Iowa should build on renewable energy as a way to fight climate change, U.S. Rep. Cindy Axne said Sept. 1, 2021. (Photo by Perry Beeman/Iowa Capital Dispatch)
Iowa lost 3,100 jobs in the “clean energy” and “clean vehicle” industries last year, a new report found.
That marked a 9.7% year-to-year drop in jobs, the first in the six years the Environmental Entrepreneurs (E2) and Clean Energy Trust have analyzed federal employment data.
The latest Clean Jobs Midwest study found that 28,900 Iowans worked in those industries in 2020. The report found that those businesses are recovering more quickly than other parts of the economy.
Early in the coronavirus pandemic, 5,000 Iowans in renewable energy and related jobs had filed for unemployment. But more than half of the lost jobs were recovered in the second half of the year.
“Despite the decline, the data shows clean energy is rebounding back in every state and every county in the Midwest,” Micaela Preskill, E2 Midwest advocate, said in a statement. “Our state and federal lawmakers should take note: If you want these good-paying jobs in your backyard, you need to support the policies on the table that are primed to turbocharge clean energy and keep it growing.”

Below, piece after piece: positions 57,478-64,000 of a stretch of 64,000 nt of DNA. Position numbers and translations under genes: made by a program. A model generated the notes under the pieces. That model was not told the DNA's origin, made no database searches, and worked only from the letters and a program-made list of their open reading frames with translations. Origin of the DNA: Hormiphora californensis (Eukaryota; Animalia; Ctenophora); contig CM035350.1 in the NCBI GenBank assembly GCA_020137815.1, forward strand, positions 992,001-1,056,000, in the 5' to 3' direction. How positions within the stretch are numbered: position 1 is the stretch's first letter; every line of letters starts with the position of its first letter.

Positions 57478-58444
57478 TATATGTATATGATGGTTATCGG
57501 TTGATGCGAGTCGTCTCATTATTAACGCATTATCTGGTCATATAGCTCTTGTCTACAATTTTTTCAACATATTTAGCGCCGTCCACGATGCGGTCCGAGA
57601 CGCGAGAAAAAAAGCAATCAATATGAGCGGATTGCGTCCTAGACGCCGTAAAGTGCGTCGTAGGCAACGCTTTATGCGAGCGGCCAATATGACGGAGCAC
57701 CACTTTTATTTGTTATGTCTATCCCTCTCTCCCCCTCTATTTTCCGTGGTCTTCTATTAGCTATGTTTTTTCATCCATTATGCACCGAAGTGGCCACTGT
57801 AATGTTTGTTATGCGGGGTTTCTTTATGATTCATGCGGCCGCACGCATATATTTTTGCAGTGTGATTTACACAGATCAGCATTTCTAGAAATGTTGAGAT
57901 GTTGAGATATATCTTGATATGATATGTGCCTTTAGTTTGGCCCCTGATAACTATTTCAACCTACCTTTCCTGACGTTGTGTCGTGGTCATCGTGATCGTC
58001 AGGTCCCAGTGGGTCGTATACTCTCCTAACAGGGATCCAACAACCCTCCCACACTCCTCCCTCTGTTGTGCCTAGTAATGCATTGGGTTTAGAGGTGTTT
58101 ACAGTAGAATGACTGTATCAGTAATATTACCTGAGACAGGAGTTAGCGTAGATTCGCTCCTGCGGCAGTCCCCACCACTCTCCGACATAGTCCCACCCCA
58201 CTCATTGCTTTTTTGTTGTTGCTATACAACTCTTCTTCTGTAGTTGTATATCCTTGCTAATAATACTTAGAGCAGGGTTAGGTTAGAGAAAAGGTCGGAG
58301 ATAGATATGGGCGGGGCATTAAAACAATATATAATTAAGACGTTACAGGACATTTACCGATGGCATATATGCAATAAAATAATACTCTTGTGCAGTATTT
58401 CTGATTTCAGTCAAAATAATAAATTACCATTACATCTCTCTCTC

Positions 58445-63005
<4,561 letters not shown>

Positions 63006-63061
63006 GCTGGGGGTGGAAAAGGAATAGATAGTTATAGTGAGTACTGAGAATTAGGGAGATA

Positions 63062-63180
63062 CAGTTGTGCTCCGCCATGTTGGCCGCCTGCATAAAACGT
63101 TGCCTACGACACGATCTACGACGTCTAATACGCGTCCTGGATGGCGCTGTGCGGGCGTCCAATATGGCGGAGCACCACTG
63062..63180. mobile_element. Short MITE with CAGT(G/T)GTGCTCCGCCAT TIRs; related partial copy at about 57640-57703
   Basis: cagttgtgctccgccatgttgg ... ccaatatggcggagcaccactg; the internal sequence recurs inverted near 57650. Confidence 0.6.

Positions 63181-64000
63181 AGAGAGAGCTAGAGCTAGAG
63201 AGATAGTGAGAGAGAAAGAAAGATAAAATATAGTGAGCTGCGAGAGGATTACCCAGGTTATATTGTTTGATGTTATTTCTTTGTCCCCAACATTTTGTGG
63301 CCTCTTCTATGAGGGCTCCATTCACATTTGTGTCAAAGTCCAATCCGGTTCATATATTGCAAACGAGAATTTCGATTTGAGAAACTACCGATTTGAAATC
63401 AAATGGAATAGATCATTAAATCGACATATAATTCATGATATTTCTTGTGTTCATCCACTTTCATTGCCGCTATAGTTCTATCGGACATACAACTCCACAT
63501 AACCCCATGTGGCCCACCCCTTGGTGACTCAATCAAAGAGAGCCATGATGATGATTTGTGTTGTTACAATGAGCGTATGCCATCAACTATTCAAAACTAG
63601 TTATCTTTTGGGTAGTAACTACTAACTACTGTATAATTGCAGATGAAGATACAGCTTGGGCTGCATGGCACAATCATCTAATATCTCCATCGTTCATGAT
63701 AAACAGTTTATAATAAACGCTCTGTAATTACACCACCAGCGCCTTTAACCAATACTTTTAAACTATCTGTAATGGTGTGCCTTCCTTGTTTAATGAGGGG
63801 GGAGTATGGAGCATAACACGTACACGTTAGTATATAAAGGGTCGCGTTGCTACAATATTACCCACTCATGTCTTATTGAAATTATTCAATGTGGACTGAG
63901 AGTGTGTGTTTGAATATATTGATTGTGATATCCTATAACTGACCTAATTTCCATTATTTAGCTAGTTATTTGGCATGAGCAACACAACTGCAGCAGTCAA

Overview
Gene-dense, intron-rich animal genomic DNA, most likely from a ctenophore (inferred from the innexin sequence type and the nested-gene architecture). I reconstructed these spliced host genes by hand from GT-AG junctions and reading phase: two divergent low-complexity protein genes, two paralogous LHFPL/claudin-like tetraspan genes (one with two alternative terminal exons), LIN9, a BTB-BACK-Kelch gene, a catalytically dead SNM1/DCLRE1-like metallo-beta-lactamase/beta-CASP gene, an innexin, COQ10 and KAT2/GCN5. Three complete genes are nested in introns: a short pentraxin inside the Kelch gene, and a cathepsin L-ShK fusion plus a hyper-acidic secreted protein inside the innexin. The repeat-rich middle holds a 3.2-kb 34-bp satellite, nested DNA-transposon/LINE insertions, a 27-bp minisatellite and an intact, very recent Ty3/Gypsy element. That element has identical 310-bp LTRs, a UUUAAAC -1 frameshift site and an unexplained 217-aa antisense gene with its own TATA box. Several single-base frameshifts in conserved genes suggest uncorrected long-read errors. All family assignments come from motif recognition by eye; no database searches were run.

In the three years prior, the number of jobs in those industries had grown seven times the rate of overall state employment, the study found.
Lawmaker blames 2018 bill for loss of energy jobs
Last year, the state lost 2,925 jobs in energy efficiency, or 13.8%, the most of any category, the groups said. They blamed Iowa lawmakers’ 2018 cuts in state energy efficiency programs for most of the losses.
So did Sen. Rob Hogg, D-Cedar Rapids.
“The decline in clean energy jobs was not caused solely by the pandemic,” Hogg said in an interview. “It was also the result of bad policies passed by the Republican majority in the Iowa Legislature, such as slashing energy efficiency investments in 2018 in Senate File 2311. The report confirms that by noting that energy efficiency was the sector that was ‘hardest hit.’ Senate File 2311 not only cost us jobs, it also led Iowans to pay millions more to use more electricity. The Iowa Legislature should fix that mistake in 2022.”
The legislation allowed utilities to opt out of rebate programs for appliance purchases and the like. Some of those programs have shrunk.
At the time, Sen. Michael Breitbach, R-Strawberry Point, called the programs a “hidden tax,” the Des Moines Register reported.
Republican leaders in the Senate did not respond to an email seeking comment.
Jordan Oster, energy outreach manager for the nonprofit Iowa Environmental Council, said energy efficiency is particularly important to Iowans and the economy. “Energy efficiency is one of the unsung points of the clean energy transition,” Oster said in an interview.
He added that it is far cheaper to save power than to create new energy sources.
Energy efficiency, Iowa’s largest clean energy employer, now accounts for 18,240 jobs, the E2 report said.
Renewable energy jobs dropped 2.4%, grid and storage jobs, 7.5%, and “clean fuels” positions, 3.1%.
A breakdown by county, congressional district and state legislative district is available at cleanjobsmidwest.com.
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